• Professors should start communicating (Skype) as soon as they are paired.
  • Start with a company that has sponsored student projects in the past. The initial project will go smoother.
  • Choose companies that enjoy working with students.
  • Communicate that students are expected to put in effort commensurate with credits they are earning.
  • Encourage weekly meetings with company mentors using online video communication technology.
  • Work out intellectual property agreements in advance.
  • Determine deliverables and milestone schedules early in the process.
  • Remember the university-company relationship needs to be win-win. Companies are more willing to offer important projects, and to be well prepared, if they know they are guaranteed to work with a team rather than being offered as one of many options.

Characteristics of a Great Project

  • A mentor that likes working with students and that can put in 1-2 hours per week to work with them
  • A project that the company really cares about (but not on a critical path) – students work much harder if the company really wants their work
  • A project that uses new technologies (cloud, mobile, GIS, robotics, new tools/languages, etc.) that help out a resume but which are also applicable in the domain of the sponsoring company
  • If it can have the “cool factor” that is even better (maybe doing something with the internet of things, cyber security, virtual reality, etc. or whatever you can imagine they would consider cool)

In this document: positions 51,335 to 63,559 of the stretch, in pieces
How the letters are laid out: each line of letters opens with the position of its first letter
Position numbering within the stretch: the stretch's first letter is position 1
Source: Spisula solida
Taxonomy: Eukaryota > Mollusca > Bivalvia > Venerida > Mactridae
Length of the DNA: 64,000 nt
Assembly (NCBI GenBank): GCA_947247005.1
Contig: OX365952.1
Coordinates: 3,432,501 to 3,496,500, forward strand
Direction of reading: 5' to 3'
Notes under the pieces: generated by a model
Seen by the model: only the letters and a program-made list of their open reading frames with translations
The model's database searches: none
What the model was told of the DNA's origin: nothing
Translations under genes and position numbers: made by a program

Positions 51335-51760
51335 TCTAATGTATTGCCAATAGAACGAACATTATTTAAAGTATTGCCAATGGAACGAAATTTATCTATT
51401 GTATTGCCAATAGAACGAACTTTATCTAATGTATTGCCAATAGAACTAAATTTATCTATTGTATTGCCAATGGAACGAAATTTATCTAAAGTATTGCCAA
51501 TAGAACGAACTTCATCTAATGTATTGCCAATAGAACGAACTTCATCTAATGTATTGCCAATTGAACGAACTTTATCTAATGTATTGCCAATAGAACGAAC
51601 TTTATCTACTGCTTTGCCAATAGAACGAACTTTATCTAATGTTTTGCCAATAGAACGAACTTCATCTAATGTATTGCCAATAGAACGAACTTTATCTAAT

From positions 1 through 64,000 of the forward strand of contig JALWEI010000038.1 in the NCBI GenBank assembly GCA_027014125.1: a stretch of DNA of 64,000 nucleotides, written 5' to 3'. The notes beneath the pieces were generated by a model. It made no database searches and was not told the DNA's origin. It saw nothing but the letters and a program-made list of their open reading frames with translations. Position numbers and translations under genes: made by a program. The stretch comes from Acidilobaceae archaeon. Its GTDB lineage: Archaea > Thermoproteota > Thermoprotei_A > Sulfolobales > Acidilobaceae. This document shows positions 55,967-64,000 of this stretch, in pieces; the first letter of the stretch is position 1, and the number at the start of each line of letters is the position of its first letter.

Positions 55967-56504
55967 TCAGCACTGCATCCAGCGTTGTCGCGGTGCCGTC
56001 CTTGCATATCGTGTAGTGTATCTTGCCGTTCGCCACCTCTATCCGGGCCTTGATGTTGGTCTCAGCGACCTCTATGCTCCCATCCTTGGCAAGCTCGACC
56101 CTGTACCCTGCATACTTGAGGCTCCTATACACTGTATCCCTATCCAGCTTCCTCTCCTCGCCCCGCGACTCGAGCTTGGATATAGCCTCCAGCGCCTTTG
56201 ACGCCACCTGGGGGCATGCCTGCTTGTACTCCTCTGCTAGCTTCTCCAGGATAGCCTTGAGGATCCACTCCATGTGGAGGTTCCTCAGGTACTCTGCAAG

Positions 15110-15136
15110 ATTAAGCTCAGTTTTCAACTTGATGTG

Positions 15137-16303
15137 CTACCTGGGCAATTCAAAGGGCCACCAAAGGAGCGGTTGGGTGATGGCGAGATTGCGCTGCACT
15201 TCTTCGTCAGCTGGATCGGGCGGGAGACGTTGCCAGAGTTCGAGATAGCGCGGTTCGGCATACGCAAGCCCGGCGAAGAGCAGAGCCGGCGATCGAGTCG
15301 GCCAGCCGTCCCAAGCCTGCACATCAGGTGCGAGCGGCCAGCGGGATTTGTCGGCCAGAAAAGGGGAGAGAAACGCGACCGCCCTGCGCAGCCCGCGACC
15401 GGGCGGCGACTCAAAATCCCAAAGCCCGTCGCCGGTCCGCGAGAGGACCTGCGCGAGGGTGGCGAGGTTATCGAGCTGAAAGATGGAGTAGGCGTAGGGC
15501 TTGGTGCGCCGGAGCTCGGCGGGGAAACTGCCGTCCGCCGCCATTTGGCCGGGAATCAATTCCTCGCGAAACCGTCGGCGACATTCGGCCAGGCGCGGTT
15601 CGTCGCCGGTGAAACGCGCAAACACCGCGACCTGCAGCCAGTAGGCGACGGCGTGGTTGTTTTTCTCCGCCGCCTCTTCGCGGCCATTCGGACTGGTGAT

• Not too much domain knowledge to learn before being able to do the project
  • A project with a core set of features that by itself would make the customer happy but that also has some “add-on” features that offer beyond expectation options for the exceptional team
  • Minimal to no interfaces between students’ and company infrastructure (setting up permissions can cause delays)
  • Challenges/uses the creativity of students (being an outsider to the company) while at the same time not overcharging students with too vague requirements

Finding Project Sponsors

(Note: Face-to-face, phone call, Skype etc. is always better than just sending an email)

  • Contact people in industry you know personally.
  • Contact former students.
  • Talk to people at Tech Expo/Career Fair/etc. events.
  • Check with the Career Center to see who is looking for your graduates.
  • When companies contact your department looking for interns/new grads, get their contact info.
  • Check with your own faculty for their contacts.
  • Make sure you have a good answer to how yur university/students handle intellectual property.

North Dakota State University students working for Ericsson, Linkoping, Sweden (via Linkoping University)

Ericsson is a global leader in delivering Information and Communication Technology (ICT) solutions. In fact, forty percent of the world’s mobile traffic is carried over Ericsson networks. This semester’s project for Ericsson was to develop a mobile application that can send an android ping to a database. Once that ping is in the server, the web interface that we created will communicate with the web server we setup to display real-time data circles that entail cellular network information.